This was a retrospective study performed over a period of 11 years, following the guidelines and clearance from the Institutional Ethical Committee. There were 20 cases of pediatric GI lymphomas studied from January 2009 to October 2019. Patients <12 years of age, with a diagnosis of PGIL were included in the study. According to Dawson's criteria, primary lymphoma of GI tract includes the cases without any superficial adenopathy at the time of diagnosis, no evidence of mediastinal lymphadenopathy on chest radiography, normal blood cell counts, without involvement of the liver and spleen and with involvement of only regional lymph nodes at laparotomy.[9]

The presenting symptoms were documented. The extent of the disease was established by physical examination, baseline complete hemogram, serum electrolytes, liver function tests, lactate dehydrogenase (LDH) as tumor bulk indicator, uric acid, abdominal ultrasound, and/or contrast-enhanced computed tomography scan of the abdomen and bone marrow biopsy.

The archived blocks were reviewed. The histopathological analysis of all the 20 cases was done on H and E stains. An algorithmic approach using both morphology and IHC expression was carried out. The morphological parameters we assessed were: Architectural pattern of the lymphoid compartment (diffuse or follicular), population of cells (single or mixed), size of cells (small, intermediate, or large), and nuclear features. The final histological subtype was ascertained according to the World Health Organization classification of tumors of Hematopoietic and Lymphoid system–2017 Revised Edition.[10]

The panel of IHC markers used was: CD 10, CD 19, CD20, CD3, terminal deoxynucleotidyl transferase (TdT), BCL2, BCL6, PAX 5, MUM 1, and KI 67, using Dako, prediluted FLEX RTU antibodies on automated platform, DAKO OMNIS. The following clones were used: Monoclonal mouse anti-human CD10 (Clone-56C6, Code-IS648), monoclonal mouse anti-human CD19 (Clone-LE-CD19, Code-IS656), monoclonal mouse anti-human CD20cy (Clone-L26, Code-IS604), polyclonal rabbit anti-human CD3 (Code-IS503), polyclonal rabbit antiTdT (Code-IS001), monoclonal mouse anti-human BCL2 Oncoprotein (dilution, Clone: 124, Code-IS614), monoclonal mouse anti-human BCL6 Protein (Clone-PG-B6p, Code-IS625), monoclonal mouse anti-human B-cell-specific activator protein (Clone-DAK-Pa × 5 Code-IS650), monoclonal mouse anti-human MUM1 Protein (Clone-MUM1p, Code-IS644), and monoclonal mouse anti-human Ki-67 Antigen (Clone-MIB-1, Code-IS626). Appropriate positive and negative controls were examined simultaneously.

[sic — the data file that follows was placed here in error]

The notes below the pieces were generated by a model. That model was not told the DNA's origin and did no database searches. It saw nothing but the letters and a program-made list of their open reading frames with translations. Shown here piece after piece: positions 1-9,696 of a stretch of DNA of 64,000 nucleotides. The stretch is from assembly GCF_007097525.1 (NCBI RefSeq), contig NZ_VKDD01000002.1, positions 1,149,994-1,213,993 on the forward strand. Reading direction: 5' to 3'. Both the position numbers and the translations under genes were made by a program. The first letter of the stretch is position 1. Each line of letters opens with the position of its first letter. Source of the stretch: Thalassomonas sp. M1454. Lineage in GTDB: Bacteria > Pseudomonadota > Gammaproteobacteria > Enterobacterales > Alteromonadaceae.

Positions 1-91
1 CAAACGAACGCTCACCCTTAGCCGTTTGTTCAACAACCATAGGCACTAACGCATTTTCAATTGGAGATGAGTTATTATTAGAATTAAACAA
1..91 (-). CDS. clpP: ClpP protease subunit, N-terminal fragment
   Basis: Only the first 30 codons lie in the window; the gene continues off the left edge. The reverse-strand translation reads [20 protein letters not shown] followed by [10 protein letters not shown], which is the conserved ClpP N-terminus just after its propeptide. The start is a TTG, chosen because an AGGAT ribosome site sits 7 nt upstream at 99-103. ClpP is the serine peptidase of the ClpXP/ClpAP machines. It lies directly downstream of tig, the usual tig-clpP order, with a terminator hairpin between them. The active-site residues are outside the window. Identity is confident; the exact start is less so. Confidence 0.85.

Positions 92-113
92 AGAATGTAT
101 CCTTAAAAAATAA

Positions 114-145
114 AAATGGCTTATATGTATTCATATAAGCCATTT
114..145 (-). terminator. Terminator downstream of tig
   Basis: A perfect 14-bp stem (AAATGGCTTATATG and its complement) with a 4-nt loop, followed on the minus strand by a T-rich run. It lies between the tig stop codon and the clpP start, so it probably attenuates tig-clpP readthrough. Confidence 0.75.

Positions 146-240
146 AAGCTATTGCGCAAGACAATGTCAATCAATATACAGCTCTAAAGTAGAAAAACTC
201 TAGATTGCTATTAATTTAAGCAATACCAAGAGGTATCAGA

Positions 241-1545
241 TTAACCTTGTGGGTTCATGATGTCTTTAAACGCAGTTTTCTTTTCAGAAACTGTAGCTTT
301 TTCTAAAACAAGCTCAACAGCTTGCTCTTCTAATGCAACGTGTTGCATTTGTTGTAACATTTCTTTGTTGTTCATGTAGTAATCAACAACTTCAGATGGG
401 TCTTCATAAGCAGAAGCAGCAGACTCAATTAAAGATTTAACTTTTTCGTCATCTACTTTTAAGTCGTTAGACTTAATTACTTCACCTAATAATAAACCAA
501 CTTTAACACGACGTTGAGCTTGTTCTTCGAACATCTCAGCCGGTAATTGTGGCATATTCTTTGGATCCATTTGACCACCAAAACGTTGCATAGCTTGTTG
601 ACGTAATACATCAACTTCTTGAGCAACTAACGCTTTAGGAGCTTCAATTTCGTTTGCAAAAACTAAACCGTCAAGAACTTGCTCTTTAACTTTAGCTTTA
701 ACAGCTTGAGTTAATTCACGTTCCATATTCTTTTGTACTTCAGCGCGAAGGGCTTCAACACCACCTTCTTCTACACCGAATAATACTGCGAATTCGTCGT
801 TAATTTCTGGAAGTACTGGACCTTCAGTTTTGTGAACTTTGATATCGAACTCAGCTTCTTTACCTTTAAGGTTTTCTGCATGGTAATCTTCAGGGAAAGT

The expression in 30% of tumor cells was considered positive for all IHC markers.[11] Negative staining was defined by less expression regarding either percentage or intensity or both membranous positivity was noted in CD 19 and CD 20, whereas Cd3. TdT, BCL2, and PAX5 revealed nuclear positivity. The Ki-67 labeling index was done by counting the positively stained nuclei, expressed as the mean percentage of total cells counted in 5 high-power fields (400 X). The Hans's algorithm using CD10, BCL6, and MUM1 was applied whenever required.[10] CD10 positivity was strictly membranous, but the rest showed nuclear expression.

The tumors were staged according to the St. Jude's staging system.[6] Follow-up data were available in only 14 cases, and 6 patients were eventually lost to follow-up. The duration of the follow-up period varied from 15 days to 37 months. Comprehensive follow-up data included appropriate biochemical parameters, tumor stage at diagnosis, conferred treatment modality, and the current disease status for any recurrence or metastasis.

Statistical analysis

For quantitative variables, the median and mean values with standard deviation were provided. The correlation between the categorical variables was assessed by the Chi-square test. Kaplan-Meier curves were used for the survival analysis. Statistical analyses were done by using the SPSS software version 20.0 (IBM, Armonk, New York, USA), and P < 0.05 was considered to be statistically significant. All the P values found were two tailed.


   Results Top


A total of 20 cases were evaluated over a period of 11 years. The age at the presentation ranged from 1 year to 11 years, and the mean age at presentation was 6.1 ± 2.8 years. Fifteen out of 20 cases (75%) were boys. The principal presenting symptoms were intestinal obstruction (70%) and abdominal mass (65%), followed by abdominal pain (20%), diarrhea (10%), and bloody stools. B symptoms and elevated LDH were found in 45% cases. Ileocoecal junction (50%) was the most common site of involvement, followed by the small intestine (35%) and large intestine (15%) alone. The clinicopathological profiles of these cases are summarized in [Table 1]. The first six cases have been published earlier as a part of a smaller series.[7]